# supercap-powered RTC?

I'm designing a ATmega-based microcontroller test board. One of the features I want to include is a Real Time Clock with a Maxim DS1307 IC. Instead of including a traditional coin cell battery backup, however, I want to use a really small supercapacitor.

The power draw of the DS1307 is typically around 500nA in backup mode. Panasonic makes a really small 0.015F 2.6v supercap which looks like it would work. How can I estimate how long the RTC will run on this supercap?

Like David says supercaps leak their charge to a certain extent, which is mainly a problem over longer periods of time. Let's make the required calculations ignoring the leakage.
The voltage drop across a capacitor at a constant current is given by

$\Delta V = \dfrac{I \cdot \Delta T}{C}$

or rearranging for time:

$\Delta T = \dfrac{C \cdot \Delta V}{I}$

$V_{BAT}$ is typically 3V, but for the given supercap is maximum 2.6V. Minimum for the RTC is 2V, so the allowable voltage drop is 0.6V. Filling in the other numbers this gives

$\Delta T = \dfrac{0.015F \cdot 0.6V}{500 nA} = 18000 s = \mbox {5 hours}$

which isn't very long, but then you also chose a rather small supercap. A 1F/3V cap would increase your time to 23 days, but there we would have to take the cap's leakage into account, so in practice this may be around a week to a fortnight.

edit
Just picking the right RTC and supercap will dramatically improve longevity. The PCF2123 RTC can operate down to 1.1 V, and a PAS311HR supercap not only has a higher capacitance of 30 mF, but can also operate at 3.3 V. Then the equation becomes

$\Delta T = \dfrac{0.030F \cdot 2.2V}{110 nA} = 18000 s = \mbox {167 hours}$

or just short of one week. A 1F/3.3V cap would be good for 7 months, or probably 2 to 3 months taking self-discharge into account.

• Thanks for the equation...I guess I'll have to reconsider the size of the supercap. I think I'll need one in the ~1-2 day range (maybe around ~0.5F). Feb 22, 2012 at 2:06

In practice, it is hard to estimate how long the RTC will run on the cap. The problem is that supercaps often have high leakage current, often higher than the RTC itself. You'll notice that the Panasonic datasheet doesn't even mention leakage current, and their recommended applications don't need RTC backup for more than a week or month.

I couldn't find any supercaps that actually list this spec. The best I could find was an NEC-Tokin cap that said after 24 hours a 5v cap self-discharged to no lower than 4.2 volts with it left unconnected.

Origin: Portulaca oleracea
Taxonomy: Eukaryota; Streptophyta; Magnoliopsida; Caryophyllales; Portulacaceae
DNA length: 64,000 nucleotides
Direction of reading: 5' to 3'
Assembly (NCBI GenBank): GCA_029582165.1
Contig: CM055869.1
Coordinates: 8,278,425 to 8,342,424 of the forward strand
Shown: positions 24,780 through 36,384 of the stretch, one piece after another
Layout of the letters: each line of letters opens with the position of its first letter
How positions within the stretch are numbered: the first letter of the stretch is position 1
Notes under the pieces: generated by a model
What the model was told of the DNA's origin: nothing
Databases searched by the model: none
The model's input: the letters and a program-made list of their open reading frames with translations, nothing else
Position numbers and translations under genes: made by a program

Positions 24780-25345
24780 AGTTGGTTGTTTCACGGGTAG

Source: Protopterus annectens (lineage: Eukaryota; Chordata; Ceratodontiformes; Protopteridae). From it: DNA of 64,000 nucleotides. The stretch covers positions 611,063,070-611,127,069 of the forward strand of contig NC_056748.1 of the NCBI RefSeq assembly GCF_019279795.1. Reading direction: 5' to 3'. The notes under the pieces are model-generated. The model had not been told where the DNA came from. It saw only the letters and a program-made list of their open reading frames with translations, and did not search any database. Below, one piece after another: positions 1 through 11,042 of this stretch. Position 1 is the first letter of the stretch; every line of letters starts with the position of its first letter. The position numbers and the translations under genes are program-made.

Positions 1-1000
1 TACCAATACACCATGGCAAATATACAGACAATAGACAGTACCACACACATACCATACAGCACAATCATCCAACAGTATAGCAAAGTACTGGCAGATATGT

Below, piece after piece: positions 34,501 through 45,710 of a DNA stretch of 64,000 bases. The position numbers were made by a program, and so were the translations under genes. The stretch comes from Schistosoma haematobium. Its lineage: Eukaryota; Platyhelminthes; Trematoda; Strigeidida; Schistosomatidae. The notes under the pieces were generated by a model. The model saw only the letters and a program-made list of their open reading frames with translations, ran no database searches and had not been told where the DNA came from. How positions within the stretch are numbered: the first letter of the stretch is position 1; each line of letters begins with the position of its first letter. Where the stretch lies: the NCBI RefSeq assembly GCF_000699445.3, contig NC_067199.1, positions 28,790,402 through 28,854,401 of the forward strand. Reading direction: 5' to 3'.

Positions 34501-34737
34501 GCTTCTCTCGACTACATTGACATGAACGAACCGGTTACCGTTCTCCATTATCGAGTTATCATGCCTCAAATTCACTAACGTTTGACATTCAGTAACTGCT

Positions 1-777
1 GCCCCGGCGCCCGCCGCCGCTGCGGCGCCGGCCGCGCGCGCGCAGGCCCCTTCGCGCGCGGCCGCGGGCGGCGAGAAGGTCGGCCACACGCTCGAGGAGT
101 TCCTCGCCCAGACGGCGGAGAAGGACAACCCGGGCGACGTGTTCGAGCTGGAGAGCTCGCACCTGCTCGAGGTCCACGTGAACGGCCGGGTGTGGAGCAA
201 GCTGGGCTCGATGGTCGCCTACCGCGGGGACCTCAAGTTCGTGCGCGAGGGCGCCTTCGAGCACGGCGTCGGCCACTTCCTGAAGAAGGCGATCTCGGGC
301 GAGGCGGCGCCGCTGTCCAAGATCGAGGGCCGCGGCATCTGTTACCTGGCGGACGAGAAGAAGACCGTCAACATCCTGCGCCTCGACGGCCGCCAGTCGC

I once used a 5v, 5 farad supercap on an RTC (I forgot the chip, and this was 10 years ago), and the backup time was around 7 or 8 months. This was significantly lower than what I calculated just using the max current draw spec from the RTC chip and the capacitance value of the cap. If I remembered correctly, I calculated something like 1.5 to 2.0 years.

• And why you people don't go and use a lithium coin cell battery like 2032? It is relatively cheap and can last 10 years or more. What am I missing here? Feb 19, 2012 at 22:58
• @DavidKessner Hmm, good point. My intended usage would be to run the RTC off the supercap for a week in between recharges of the main battery. Could I do that with a supercap, or would it leak too much current? Feb 19, 2012 at 22:59
• @AlKepp The CR2032 is great, but it's really big. I'm looking for a small, rechargeable RTC backup that would only need to run for a couple of days. Feb 19, 2012 at 23:00
• @AlKepp Batteries, including the rechargeables, are a maintenance issue. When they fail, they require replacement. I design equipment that needs to be operational for 10-15 years and while some lithiums can last that long there are always some that fail earlier (even from the same lot). IF a supercap can do the job, then a supercap has many benefits over batteries.
– user3624
Feb 19, 2012 at 23:37
• @mr_schlomo You certainly could use a supercap for a week of RTC backup. What I can't tell you is which supercap you need. The only way to tell is simply try one and see what happens. For a very rough approximation you could go through the calculations and then double the size of the cap.
– user3624
Feb 19, 2012 at 23:40

Old question, but another insight I'd like to share

I assume people will want to charge the supercap when normal power supply is on, and that will bring diodes to the curcuit, (see image) reducing the effective stored energy your RTC can use, leaking significant amount nobody mentioned so far here.

I found it on particle.io They also mention that STM micro don't tolerate sinking current back from VBAT input when: you start charging the cap that is below Vin-0.6V. Most of the discrete RTCC's are like that too, that's way you need D2. Reason D1 is pretty obvious, you want only the RTCC to use the supercap's stored energy.

Choosing Schottkys will be a tradeoff (yet again). The lower the forward voltage you choose, most probably the higher the reverse leakage current will be. For example a BAS-40 (you can find two in series configuration in SOT-23, with "S" postfix) will have 0.4V voltage drop if you charge the cap with 10mA at 25C (see datasheet), AND will leak on the order of 0.1 uA at normal temperatures. If you choose another schottky, leakage can easily be ten-hundred times higher. That can be explain the value Kasi measured in the previous answer.

We are using Supercapacitors in our product for backup RTC. The supercapacitor leakage current is almost 1uA. It cannot support for an RTC even for a single day. Maximum of 12-15 hrs only. But it can be charged less than 5 hours. That is one of the advantage.